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People Ex Rel. Miller v. City of Granite City

ILLINOIS APPELLATE COURT — FIFTH DISTRICT.


OCTOBER 25, 1967.

THE PEOPLE OF THE STATE OF ILLINOIS ON THE RELATION OF FLOYD MILLER, PLAINTIFF-APPELLEE,

v.

CITY OF GRANITE CITY, A MUNICIPAL CORPORATION, DONALD PARTNEY, MAYOR, HOMER PENDLETON, CITY CLERK, GENE STERNBERG, ET AL., DEFENDANTS-APPELLANTS.

Appeal from the Circuit Court of Madison County; the Hon. I.H. STREEPER, Judge, presiding. Writ quashed and cause remanded for further proceedings consistent with this opinion.

CREBS, J.

On January 30, 1967, plaintiff filed his Petition for Writ of Mandamus to require the redistricting of the City of Granite City into seven wards instead of the existing eight wards. Summons was issued returnable February 6 and the cause set for hearing February 7. On February 7 the motion to dismiss was argued and denied. After the ruling on the motion defendants requested time to file an answer and agreed to have an answer on file the following day. This request was denied and the court proceeded to hear the case on the merits. Defendants were permitted to make an oral denial of the petition. The hearing was concluded on February 7. On February 9, without notice to defendants, plaintiff was permitted to file an amended prayer for relief and the writ was ordered to issue.

The writ provided that defendants redistrict into seven wards "with approximately the same population in each ward in accordance with the One Vote — One Man guideline established by the Supreme Court of the United States and in accordance with the provisions of Chapter 24, Section 3-4-7 of the Illinois Revised Statutes; that redistricting by said City Council of Granite City, Illinois be made on or before December 1, 1968." It also provided that the alderman to be elected on April 4, 1967 should be elected at large.

After the issuance of the writ there were some further motions which are not material as regards this appeal. The appeal acted as a supersedeas so the election on April 4, 1967, was not held at large. However, since the writ was issued, the validity of the order for an at large election is still not moot. Daniels v. Cavner, 404 Ill. 372, 88 N.E.2d 823.

"The writ of mandamus is an extraordinary legal remedy and is used to coerce action when it is clearly shown that the law imposes a duty upon the respondent to act in the particular manner requested. The writ only issues to compel a respondent to act when it is his duty to do so without the writ." Myers v. Sanitary Dist. of Chicago, 386 Ill. 542 at 549, 54 N.E.2d 505. The statute makes no provision for an at large election of aldermen nor was it requested in plaintiff's prayer for relief, either in its original or amended form. It was error to order an at large election.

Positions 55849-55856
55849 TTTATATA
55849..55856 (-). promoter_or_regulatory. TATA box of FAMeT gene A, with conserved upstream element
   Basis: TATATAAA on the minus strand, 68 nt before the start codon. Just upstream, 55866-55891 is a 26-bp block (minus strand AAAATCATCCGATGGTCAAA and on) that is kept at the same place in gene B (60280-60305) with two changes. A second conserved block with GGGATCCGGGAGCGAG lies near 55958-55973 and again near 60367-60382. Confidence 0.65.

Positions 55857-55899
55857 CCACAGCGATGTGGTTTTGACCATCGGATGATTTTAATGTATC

Section 3-4-10 of chapter 24 of Illinois Revised Statutes provides: "Whenever an official publication of any national, state, school, or city census shows that any city contains more or less wards than it is entitled to, the city council of the city, by ordinance, shall redistrict the city into as many wards only as the city is entitled. This redistricting shall be completed not less than 60 days before the time fixed for the next succeeding general election for city officers. At this election there shall be elected the number of aldermen to which the city is entitled."

The legislature apparently concluded that an attempt to redistrict within 60 days of an election would create disorder and confusion. Under the authority of People ex rel. Bruce v. Dunne, 258 Ill. 441, 101 N.E. 560, even without the statutory prohibition, a court would not be justified in ordering redistricting by writ of mandamus immediately before an election. At the time of the hearing on the motion it was too late to redistrict before the April 4th election. There was no emergency or reason for precipitous action.

Defendants also contend that it was error to require them to go to trial immediately after their motion to dismiss had been argued and denied. While a considerable discretion must be left to the trial court in matters of pleading, it is a judicial and not an arbitrary discretion. Under the circumstances of this case, where a motion raising substantial questions was filed on time and argued the day following its being filed, we hold the denial of defendants' request for one day's time in which to file answer was error.

Defendants object to the evidence in regard to the population of the city. In view of the provisions of chapter 24, section 1-7-2 which provides for judicial notice of the latest federal, state or municipal census, this should not be a problem when the case is retried.

Writ quashed and cause remanded for further proceedings consistent with this opinion.

GOLDENHERSH and EBERSPACHER, JJ., concur.

19671025

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